Housing affordability is likely to improve this year as house price growth eases and falling interest rates make mortgages cheaper, economists say.
Michael Gregory, senior economist at BMO Capital Markets said housing affordability was becoming an increasingly important issue in some Canadian cities, with house prices jumping at “unsustainable” levels amid a surge in population-driven demand, a strong jobs market and relatively low mortgage costs.
In Saskatoon, the cost of a new house skyrocketed an amazing 45.1% in 2007, while prices were up 25.9% in Regina and 21.5% in Edmonton, Statistics Canada figures showed Monday.
Prices were up 4.1% in Montreal, 6.4% in Vancouver, 6% in Calgary and 3.4% in Toronto and Oshawa over the year.
Nationally, new house prices rose a healthy 6.2% last year, but were down considerably from the 12.1% annualized pace posted in August as supply closed in on demand.
While new home prices should remain strong in 2008, the pace of growth will continue to moderate to about 2% to 3%, Mr. Gregory said.
The slower pace of growth is already evident in the market, with new home prices rising only 0.1% in December, well below the average monthly increase of 0.5% in 2007.
“The key thing is the last few months have been quite subdued in terms of the monthly increases, at least the trend has been, and if that continues, we’ll probably have subdued home price inflation going forward,” Mr. Gregory said.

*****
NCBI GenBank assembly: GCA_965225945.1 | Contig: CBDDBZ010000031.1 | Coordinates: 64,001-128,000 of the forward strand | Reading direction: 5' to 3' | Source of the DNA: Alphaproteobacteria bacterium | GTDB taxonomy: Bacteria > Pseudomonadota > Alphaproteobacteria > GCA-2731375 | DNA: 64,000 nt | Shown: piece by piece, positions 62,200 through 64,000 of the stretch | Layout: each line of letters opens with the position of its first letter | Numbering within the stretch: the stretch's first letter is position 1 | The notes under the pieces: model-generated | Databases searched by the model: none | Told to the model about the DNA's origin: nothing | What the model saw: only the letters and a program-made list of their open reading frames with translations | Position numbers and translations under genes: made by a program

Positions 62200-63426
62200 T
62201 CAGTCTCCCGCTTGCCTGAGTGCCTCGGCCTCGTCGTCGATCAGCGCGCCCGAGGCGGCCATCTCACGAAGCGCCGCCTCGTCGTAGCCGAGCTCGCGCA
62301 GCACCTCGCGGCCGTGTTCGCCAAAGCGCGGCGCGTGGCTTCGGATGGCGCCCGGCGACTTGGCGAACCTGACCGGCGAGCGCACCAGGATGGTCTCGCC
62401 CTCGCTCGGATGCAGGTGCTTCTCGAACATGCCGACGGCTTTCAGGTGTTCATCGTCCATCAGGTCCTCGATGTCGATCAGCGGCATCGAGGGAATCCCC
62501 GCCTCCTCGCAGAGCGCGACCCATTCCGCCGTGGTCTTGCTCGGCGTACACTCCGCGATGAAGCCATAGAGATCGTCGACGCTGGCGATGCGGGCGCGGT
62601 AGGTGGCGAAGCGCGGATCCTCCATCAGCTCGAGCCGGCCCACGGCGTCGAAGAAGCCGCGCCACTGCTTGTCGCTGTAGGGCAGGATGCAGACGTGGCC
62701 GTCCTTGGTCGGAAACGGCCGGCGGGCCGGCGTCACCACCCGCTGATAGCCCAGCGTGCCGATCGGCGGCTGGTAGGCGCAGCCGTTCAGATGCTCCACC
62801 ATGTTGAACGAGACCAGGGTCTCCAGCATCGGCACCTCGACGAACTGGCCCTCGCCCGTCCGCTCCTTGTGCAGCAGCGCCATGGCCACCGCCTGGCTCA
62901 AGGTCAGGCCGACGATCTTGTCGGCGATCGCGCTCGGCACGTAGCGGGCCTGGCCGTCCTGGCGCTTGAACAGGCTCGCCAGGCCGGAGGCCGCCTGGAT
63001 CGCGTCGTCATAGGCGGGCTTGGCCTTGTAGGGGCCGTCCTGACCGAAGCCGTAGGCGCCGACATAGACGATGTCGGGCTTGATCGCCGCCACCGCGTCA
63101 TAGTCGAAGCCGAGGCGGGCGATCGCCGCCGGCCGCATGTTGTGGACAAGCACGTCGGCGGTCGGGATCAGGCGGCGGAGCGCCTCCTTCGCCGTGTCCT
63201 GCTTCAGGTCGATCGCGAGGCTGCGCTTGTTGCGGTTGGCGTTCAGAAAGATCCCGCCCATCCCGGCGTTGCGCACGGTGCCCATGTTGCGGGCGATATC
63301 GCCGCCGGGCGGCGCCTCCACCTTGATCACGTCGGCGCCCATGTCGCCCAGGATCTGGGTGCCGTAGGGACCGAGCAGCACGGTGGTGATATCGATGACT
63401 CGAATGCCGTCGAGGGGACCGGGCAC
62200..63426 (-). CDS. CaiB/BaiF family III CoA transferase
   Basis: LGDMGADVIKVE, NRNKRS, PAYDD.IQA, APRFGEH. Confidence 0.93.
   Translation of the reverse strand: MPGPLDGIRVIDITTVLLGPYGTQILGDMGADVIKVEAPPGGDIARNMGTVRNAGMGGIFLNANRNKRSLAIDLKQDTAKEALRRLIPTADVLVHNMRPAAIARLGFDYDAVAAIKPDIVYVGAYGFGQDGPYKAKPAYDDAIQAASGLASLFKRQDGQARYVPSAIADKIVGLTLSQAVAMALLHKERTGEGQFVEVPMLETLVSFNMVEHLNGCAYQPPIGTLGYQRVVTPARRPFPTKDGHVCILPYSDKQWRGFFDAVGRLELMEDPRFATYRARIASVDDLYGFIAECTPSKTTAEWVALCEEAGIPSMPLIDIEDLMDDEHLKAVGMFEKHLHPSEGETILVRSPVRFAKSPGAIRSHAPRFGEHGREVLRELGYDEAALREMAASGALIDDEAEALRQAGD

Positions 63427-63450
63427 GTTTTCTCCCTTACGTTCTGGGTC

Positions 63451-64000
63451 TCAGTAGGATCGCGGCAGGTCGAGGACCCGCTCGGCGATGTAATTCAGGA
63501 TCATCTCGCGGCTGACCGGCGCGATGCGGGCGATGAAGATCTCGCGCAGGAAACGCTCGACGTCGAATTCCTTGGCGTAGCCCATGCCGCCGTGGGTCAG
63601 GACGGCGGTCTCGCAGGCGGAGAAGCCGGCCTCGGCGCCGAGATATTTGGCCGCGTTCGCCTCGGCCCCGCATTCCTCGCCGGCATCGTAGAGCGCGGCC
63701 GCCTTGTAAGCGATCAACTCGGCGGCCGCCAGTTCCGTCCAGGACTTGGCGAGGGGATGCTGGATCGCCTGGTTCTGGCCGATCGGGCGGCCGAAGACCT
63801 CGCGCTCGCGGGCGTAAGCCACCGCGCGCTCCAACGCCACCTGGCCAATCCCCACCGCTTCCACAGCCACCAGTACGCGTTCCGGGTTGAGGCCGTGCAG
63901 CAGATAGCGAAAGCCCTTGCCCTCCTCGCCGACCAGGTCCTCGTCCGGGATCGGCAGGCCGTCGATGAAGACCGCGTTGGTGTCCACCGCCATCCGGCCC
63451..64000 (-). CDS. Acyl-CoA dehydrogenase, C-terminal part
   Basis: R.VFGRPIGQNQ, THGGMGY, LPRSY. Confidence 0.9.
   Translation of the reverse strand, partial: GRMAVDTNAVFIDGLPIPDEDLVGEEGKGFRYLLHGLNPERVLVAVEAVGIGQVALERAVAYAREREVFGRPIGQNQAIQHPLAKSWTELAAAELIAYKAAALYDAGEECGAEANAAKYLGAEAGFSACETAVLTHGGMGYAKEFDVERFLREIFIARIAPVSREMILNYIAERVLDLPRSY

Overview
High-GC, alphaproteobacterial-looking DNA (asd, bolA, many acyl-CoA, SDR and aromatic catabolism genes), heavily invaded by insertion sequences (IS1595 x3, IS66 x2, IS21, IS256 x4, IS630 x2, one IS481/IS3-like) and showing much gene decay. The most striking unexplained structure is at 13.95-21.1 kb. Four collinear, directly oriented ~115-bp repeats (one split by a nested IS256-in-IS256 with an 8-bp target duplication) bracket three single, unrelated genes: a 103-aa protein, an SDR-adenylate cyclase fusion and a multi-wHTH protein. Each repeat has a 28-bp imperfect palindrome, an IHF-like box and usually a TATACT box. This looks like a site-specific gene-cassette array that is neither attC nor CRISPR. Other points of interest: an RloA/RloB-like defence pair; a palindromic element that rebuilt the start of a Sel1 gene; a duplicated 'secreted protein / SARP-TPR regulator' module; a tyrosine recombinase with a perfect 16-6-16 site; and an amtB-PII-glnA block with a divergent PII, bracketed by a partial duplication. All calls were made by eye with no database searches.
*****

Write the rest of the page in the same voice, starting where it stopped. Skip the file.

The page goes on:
“The market has a way of cooling itself. Alberta had just got so expensive that people stopped moving there. Eventually supply catches up to demand, and that’s what happened in Calgary,” he said.
He said existing home prices, due Friday, should also show signs of easing, with both segments of the market slowing further in 2009.
Rishi Sondhi, economist at RBC Capital Markets said housing should become more affordable as house price gains ease and interest rates fall, with the Bank of Canada expected to cut interest rates again in March following a 25 basis point cut to 4% in January.
Some economists expect rates to reach as low as 3% by mid-year.
Mr. Sondhi said the moderation in house price growth was placing less pressure on inflation, leaving the door open for the Bank of Canada to cut interest rates to prevent a significant economic slowdown.
Larry Stewart, broker and owner of RE/MAX Saskatoon said the sharp rise in the city’s house prices in 2007 was driving more people, particularly first home buyers, into cheaper high-density living, such as condominiums.
“That’s filling the gap for the new home buyer that can’t afford to get into the market with increased house prices,” Mr. Stewart said, adding that prices in Saskatoon would likely rise a further 20% in 2008.
However, Mr. Stewart said aggressive competition between mortgage companies was helping younger people to get into the market, offering for example loans equal to 100% of the value of a home.
Condo sales have been surging across Canada, particularly in high density city areas such as Toronto, where condo sales accounted for 52% of total new home sales in 2007, according to figures from N. Barry Lyon Consultants and RealNet Canada.